By Clifford D. May
Zuhdi Jasser is a physician, a U.S. Navy veteran, an American patriot, and a Muslim who does not hold with those who preach that Islam commands its followers to take part in a war against unbelievers.
The Third Jihad, a documentary film that Jasser narrated, takes a hard look at those Muslims who are waging this war — both with bombs and by stealthier means. The film had been among the educational materials used to train New York City police officers dealing with terrorism. Then, last month, the New York Times went on what one might call a crusade against the movie, publishing a series of articles branding it a “hate-filled film about Muslims” and calling on Police Commissioner Raymond Kelly to “apologize for the film . . . and make clear that his department does not tolerate such noxious and dangerous stereotyping.”
In the first of its stories, the Times charges that the film “casts a broad shadow over American Muslims.” That ignores the unambiguous statement with which the documentary opens: “This is not a film about Islam. It is about the threat of radical Islam. Only a small percentage of the world’s 1.3 billion Muslims are radical.”
The story quotes Jasser as saying in the film: “This is the true agenda of Islam in America.” But what Jasser actually said in the film is that jihad is “the true agenda of much of the Muslim leadership here in America.”
Jasser has long argued — and he’s hardly alone in this — that the leaders of some of the wealthiest and most powerful organizations that claim to represent American Muslims are not as moderate as they’d have you believe. Prominent among such organizations is CAIR, the Council on American-Islamic Relations, which appears to have been the driving force behind the coverage in the Times and in the Village Voice before that. The Times quotes CAIR spokesmen saying how outraged and offended they are by the film.
The Times chooses not to inform readers that CAIR was an unindicted co-conspirator in the largest terrorism-financing trial in the U.S. to date, the 2007 U.S. v. Holy Land Foundation et al. The Times neglects to report that the FBI has broken all ties with CAIR. The Times also does not mention that last year CAIR’s national organization lost its status as a tax-deductible charity after it failed to file required annual reports detailing revenues for three consecutive years as required by law. (The Times has raised pointed questions about funding for The Third Jihad. Why no interest in where CAIR’s money comes from?)
The paper never bothered to interview Jasser. Nor did the Times quote Robert Jackson, the only Muslim on the New York City Council, who told other reporters that while he “initially thought from reading about [the film] that it cast a negative image on all Muslims . . . it does not. It focuses on the extreme Muslims that are trying to hurt other people.” The Times turned down an op-ed by former secretary of homeland security Tom Ridge and former CIA director (and current chairman of the Foundation for Defense of Democracies) Jim Woolsey defending the film.
The Times’s stories present not a single factual error in the documentary. However, illustrating the first story was an image of the White House with a black Islamic flag flying above it. The Times called that “a doctored photograph,” leaving readers to infer that the filmmakers had done the doctoring. In fact, the filmmakers found that image on a jihadi website. (Such images are common on such websites, as any reporter working the terrorism beat should know.)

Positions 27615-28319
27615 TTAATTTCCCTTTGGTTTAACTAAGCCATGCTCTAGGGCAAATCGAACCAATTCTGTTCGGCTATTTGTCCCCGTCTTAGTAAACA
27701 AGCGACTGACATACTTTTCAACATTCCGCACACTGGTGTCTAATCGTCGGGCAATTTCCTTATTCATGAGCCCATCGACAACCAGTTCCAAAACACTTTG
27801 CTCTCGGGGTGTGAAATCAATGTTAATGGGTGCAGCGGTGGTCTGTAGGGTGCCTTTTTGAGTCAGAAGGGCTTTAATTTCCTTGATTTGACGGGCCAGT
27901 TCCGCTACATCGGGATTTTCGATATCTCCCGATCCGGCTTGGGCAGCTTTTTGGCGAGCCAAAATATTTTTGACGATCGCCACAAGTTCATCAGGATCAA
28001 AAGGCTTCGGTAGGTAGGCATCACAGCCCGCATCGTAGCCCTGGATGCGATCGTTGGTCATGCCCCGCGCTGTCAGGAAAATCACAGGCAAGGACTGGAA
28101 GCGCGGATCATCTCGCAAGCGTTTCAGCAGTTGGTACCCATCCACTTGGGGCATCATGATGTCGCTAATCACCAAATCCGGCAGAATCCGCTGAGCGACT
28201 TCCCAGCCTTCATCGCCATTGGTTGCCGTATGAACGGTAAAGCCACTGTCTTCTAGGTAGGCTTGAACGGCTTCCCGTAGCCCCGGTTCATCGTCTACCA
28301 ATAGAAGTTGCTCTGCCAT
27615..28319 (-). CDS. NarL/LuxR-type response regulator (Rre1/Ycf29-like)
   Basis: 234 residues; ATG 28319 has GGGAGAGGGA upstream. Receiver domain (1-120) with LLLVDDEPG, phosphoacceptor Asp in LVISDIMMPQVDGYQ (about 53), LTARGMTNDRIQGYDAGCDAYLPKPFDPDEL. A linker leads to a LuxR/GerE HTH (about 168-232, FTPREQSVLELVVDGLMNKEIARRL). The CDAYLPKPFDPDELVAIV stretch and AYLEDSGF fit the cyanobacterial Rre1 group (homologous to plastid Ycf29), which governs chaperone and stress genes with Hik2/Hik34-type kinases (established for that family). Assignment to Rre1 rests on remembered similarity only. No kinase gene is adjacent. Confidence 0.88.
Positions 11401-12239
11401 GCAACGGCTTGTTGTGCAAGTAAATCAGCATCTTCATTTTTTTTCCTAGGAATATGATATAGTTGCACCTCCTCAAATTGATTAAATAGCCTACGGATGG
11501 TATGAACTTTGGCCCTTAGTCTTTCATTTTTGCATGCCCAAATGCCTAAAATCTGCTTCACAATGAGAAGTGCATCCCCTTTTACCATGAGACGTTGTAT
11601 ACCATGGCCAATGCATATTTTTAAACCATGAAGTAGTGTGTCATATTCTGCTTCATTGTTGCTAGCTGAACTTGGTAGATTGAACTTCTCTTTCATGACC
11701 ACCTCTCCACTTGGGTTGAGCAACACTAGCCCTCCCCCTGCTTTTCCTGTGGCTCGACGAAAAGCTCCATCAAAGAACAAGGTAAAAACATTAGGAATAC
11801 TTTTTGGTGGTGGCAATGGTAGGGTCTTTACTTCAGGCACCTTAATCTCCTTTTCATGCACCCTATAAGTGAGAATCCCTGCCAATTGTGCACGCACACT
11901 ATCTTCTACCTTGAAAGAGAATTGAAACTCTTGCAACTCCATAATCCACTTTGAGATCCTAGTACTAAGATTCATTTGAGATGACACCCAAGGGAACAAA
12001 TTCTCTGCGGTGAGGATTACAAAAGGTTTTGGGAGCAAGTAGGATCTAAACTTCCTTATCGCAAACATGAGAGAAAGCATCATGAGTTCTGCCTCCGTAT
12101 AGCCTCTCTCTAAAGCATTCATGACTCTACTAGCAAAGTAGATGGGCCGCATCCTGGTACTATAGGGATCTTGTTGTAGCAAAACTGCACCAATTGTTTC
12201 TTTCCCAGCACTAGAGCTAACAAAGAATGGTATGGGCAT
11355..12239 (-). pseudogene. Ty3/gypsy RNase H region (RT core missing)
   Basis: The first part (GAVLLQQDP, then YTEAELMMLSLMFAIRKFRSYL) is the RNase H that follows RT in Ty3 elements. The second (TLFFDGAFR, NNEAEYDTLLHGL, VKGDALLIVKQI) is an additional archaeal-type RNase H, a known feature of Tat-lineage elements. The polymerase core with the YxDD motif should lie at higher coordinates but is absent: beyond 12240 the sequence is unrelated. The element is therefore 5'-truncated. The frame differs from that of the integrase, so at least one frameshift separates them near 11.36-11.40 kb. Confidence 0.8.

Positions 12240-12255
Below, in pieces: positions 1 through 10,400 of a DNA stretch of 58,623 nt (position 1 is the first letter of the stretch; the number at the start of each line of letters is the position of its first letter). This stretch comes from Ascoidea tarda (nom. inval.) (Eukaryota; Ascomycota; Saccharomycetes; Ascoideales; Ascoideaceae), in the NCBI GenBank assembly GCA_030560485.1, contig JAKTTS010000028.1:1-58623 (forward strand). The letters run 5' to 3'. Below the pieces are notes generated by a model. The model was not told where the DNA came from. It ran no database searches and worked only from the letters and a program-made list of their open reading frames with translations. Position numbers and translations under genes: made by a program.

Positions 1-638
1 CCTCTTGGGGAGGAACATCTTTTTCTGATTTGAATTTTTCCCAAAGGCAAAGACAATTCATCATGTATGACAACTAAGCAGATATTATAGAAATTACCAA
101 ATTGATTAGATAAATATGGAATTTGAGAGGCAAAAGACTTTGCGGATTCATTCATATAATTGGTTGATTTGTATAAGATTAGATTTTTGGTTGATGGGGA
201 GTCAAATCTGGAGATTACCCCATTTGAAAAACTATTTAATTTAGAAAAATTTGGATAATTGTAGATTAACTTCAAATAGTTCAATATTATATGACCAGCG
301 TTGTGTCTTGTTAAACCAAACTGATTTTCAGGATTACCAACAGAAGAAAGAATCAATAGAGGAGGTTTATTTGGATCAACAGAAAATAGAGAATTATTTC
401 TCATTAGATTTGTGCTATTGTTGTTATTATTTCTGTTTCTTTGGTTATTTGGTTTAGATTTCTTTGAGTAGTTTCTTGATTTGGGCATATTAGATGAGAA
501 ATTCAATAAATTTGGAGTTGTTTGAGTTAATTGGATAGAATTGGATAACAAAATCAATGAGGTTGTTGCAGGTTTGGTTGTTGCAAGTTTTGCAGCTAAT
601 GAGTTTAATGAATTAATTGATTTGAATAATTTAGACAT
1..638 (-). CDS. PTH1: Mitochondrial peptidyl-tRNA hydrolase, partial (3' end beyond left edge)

CAIR calls itself a Muslim “civil rights” organization, and most of the major media take it at its word. Jasser has pointed out that one of the main missions of such groups is to silence critics — to deprive them of their right to free speech. One of the ways this is done, Jasser says, is by making it appear that Muslim reformers are themselves extremists and, what is more, that they are “not part of the community (ummah), and so subject them to takfir (declaring them apostates). That is what the vicious distortions about this film do to my work and the work of so many others within the House of Islam who are trying to publicly take on the American Islamist establishment.”
Jasser adds: “Political Islam is the lifeblood of groups like CAIR; they will never publicly acknowledge its incompatibility with western liberalism and Americanism. Were Americans ever to finally become educated on the slippery slope between nonviolent Islamism (political Islam) and Islamist militancy, the legitimacy of these Muslim-Brotherhood-legacy groups would evaporate.”
The barriers to providing such education are growing. Mayor Bloomberg has denounced The Third Jihad. The NYPD has stopped showing it. CAIR is not at all satisfied. The organization has demanded that Commissioner Kelly resign and that the police department “offer a concrete plan to help counter the misinformation about Islam and Muslims provided to almost 1,500 officers through the screening of The Third Jihad.” That won’t be the end of it. Author Bruce Bawer noted in an op-ed this week: “Criticizing Islam is now a punishable offense in several European countries.” I happened to have read Bawer’s piece while waiting for a train in New York’s Penn Station. About the same time, I heard an announcement on the public address system : “If you see something, say something.” Zuhdi Jasser has seen something. CAIR wants him to shut up about it. And CAIR has friends in high places.
Clifford D. May is president of the Foundation for Defense of Democracies, a policy institute focusing on national security and foreign policy.